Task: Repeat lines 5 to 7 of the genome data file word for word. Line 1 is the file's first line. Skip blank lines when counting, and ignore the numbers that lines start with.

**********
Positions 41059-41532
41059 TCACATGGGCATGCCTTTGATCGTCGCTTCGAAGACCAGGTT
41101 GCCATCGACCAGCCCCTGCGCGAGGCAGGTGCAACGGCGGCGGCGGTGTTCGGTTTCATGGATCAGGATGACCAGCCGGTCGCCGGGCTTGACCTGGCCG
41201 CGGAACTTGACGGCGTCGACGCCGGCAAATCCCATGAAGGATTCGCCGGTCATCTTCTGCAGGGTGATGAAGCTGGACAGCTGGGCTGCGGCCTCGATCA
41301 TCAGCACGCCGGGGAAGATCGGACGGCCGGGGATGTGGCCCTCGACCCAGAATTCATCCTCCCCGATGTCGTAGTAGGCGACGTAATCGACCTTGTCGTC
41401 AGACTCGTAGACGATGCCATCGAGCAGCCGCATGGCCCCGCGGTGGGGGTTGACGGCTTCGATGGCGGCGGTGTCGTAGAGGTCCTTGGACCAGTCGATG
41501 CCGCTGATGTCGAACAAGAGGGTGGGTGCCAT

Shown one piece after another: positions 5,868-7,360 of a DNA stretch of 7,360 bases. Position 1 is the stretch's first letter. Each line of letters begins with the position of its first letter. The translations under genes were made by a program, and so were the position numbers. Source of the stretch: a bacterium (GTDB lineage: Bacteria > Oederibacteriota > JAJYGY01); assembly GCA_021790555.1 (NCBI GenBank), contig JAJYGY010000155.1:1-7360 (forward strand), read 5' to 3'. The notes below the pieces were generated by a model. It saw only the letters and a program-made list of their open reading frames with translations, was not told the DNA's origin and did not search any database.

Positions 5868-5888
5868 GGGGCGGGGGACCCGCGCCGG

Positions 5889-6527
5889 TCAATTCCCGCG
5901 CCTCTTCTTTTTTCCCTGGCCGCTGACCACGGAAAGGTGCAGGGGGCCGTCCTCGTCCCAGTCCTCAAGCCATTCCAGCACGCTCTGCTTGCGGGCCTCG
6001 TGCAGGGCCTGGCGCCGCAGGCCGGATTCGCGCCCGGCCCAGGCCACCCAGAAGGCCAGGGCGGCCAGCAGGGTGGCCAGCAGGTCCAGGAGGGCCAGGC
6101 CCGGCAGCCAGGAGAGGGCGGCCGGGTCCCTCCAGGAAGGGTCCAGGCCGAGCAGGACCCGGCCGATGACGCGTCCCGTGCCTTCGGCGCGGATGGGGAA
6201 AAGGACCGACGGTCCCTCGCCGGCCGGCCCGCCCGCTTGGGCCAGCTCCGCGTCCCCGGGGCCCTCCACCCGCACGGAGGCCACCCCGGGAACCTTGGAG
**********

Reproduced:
41301 TCAGCACGCCGGGGAAGATCGGACGGCCGGGGATGTGGCCCTCGACCCAGAATTCATCCTCCCCGATGTCGTAGTAGGCGACGTAATCGACCTTGTCGTC
41401 AGACTCGTAGACGATGCCATCGAGCAGCCGCATGGCCCCGCGGTGGGGGTTGACGGCTTCGATGGCGGCGGTGTCGTAGAGGTCCTTGGACCAGTCGATG
41501 CCGCTGATGTCGAACAAGAGGGTGGGTGCCAT